Monticello (USA)

Map of Monticello

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540 MW BWR constructed by General Electric; grid connection in 1971.

Facilities in Monticello

plantreactor typconstruction startoperation startshut down

"The Monticello plant in Minnesota, USA was shut down after a beam supporting the turbine control valve enclosure in the plant's turbine hall broke loose from the building's overall structure, dropping onto a steam pipe. Pipe integrity was maintained and no steam escaped. Safety systems at the plant promptly shut it down as turbine control mechanisms in the enclosure malfunctioned, opening main steam isolation valves that subsequently activated sensors and triggered a full shutdown. All the plant's safety systems functioned normally and there was no release of radioactivity or threat to the health and safety of the workers and of the public."


Northern States Power Co. (NSP) hopes to have a 6.3% power uprate for Monticello approved in August and to have the unit at its increased power level this year.
NRC´s Office of Nuclear Reactor Regulation said the staff finds the proposal acceptable except for a couple of loose ends, particularly seismic qualification for the main steam lines and the main condenser. The Individual Plant Evaluation risk assessment shows only a small increase in risk connected with the power uprate The uprate could shrink the window available for operator action.
Replaced for the uprate were the high pressure turbine, condensate pumps, isophase bus cooler, and stator cooling water pumps. Monticello´s current licensed maximum power level is 1,670 MW (thermal). NSP wants that raised to 1,775 MW (th).


More BWRs may follow as Monticello shuts to replace suction strainers:
Northern States Power Co. has shut Monticello until mid-July to replace the suction strainers in the suppression pool after learning from new engineering calculations that the strainers are undersized and could impair flow to the emergency core cooling system (ECCS) under some accident conditions.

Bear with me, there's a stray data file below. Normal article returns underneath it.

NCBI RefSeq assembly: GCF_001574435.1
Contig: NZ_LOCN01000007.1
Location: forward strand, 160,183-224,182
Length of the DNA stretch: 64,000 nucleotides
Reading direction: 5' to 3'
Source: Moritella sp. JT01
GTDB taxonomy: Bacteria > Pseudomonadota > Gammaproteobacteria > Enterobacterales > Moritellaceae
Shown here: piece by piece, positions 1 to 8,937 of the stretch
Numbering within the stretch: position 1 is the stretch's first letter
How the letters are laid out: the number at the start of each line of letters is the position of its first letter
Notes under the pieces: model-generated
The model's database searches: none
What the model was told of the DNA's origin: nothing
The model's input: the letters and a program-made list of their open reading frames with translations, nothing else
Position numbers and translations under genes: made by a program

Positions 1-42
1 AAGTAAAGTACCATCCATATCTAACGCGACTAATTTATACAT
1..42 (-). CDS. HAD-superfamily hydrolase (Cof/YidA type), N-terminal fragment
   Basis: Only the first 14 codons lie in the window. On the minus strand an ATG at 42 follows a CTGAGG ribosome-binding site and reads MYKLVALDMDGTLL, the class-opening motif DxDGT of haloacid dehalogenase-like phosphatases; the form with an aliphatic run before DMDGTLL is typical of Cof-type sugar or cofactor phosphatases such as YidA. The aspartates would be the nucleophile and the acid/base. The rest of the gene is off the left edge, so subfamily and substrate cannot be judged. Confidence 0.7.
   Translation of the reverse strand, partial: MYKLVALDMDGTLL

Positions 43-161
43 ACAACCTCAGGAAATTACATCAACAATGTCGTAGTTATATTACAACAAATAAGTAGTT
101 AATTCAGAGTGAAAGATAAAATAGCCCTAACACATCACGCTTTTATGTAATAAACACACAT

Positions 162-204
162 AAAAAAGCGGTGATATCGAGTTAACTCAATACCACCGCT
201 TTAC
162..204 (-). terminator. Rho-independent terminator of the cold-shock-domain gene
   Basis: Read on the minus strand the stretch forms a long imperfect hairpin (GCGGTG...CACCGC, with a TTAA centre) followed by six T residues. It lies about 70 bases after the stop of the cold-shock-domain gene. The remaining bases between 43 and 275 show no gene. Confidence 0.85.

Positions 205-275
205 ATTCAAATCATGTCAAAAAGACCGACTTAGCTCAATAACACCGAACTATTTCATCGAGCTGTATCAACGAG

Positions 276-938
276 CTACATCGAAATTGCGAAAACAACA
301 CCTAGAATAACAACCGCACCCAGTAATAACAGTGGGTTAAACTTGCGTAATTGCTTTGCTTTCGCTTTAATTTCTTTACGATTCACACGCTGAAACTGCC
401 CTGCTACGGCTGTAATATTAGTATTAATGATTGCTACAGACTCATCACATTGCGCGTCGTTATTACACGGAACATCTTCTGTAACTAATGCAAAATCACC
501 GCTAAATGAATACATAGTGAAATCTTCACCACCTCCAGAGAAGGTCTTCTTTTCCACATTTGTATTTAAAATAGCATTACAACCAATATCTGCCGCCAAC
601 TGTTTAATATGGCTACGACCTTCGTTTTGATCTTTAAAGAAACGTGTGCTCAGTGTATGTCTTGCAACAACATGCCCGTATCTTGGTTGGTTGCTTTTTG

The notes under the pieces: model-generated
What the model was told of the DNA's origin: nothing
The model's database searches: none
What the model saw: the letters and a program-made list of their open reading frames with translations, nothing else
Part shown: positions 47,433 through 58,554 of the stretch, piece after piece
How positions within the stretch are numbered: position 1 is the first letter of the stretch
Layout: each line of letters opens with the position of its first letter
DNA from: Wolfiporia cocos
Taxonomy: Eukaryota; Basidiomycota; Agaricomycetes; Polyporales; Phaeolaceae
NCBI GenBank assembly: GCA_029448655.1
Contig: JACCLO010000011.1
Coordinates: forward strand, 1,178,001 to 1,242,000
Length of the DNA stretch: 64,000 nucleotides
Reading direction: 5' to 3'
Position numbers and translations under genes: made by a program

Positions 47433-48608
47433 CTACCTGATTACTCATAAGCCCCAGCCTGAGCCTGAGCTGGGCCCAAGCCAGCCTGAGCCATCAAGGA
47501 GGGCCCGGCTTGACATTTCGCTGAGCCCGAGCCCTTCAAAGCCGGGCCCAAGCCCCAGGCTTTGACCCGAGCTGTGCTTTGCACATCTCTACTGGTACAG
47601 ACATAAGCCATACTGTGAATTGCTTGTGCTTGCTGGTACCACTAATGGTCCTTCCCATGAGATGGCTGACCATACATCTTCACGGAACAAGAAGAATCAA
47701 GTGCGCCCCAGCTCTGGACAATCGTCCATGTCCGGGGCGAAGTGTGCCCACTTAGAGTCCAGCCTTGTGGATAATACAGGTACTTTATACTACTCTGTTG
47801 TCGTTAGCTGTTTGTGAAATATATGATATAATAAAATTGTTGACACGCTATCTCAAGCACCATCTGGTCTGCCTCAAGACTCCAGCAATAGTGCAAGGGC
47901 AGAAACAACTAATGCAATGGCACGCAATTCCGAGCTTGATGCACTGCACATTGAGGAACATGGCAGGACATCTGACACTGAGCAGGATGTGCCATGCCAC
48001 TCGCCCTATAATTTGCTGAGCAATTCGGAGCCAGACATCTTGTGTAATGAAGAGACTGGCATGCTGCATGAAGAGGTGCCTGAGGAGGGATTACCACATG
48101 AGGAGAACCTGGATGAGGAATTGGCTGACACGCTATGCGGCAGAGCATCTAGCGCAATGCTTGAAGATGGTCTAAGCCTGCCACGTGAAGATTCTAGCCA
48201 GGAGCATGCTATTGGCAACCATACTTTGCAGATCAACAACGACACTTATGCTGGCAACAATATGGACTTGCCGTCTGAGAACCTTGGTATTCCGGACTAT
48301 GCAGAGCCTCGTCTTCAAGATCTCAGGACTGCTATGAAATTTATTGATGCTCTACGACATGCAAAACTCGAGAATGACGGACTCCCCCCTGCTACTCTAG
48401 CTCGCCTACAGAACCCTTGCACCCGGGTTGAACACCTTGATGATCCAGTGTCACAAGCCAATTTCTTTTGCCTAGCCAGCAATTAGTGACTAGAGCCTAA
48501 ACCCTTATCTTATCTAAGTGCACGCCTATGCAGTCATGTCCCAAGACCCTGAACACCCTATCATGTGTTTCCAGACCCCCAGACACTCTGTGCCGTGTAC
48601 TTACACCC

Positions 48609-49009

Commonwealth Edison is already making a similar backfit at Dresden, and NRC is about to order all BWR owners to see if they have similar problems.
Bill Hill, Monticello plant manager, said the repairs alone would cost $ 1,5-million, while replacement power costs for the two-month outage have not been estimated.
Managers at the 26-year old, 580 MW General Electric BWR asked a contract engineering firm that is modeling the plant's piping systems to check the function of the suction strainers after Commonwealth Edison reported to NRC that Dresden's strainers excessively impeded flow to the ECCS. ComEd is replacing the Dresden-2 and -3 suction strainers during the plant's current outage.
The strainers, in the bottom of BWR suppression pools, prevent debris from entering the ECCS as water is recirculated from the pools in an accident. NRC has been looking into suction strainer performance for some years, but concern in the past has focused on loss of suction if debris clogged the strainers during a loss-of-coolant accident.

NW, May 22, 1997


Failure of a nonseismic fire suppression pipe could cause loss of both emergency diesels; Problem existed for an undetermined period of time.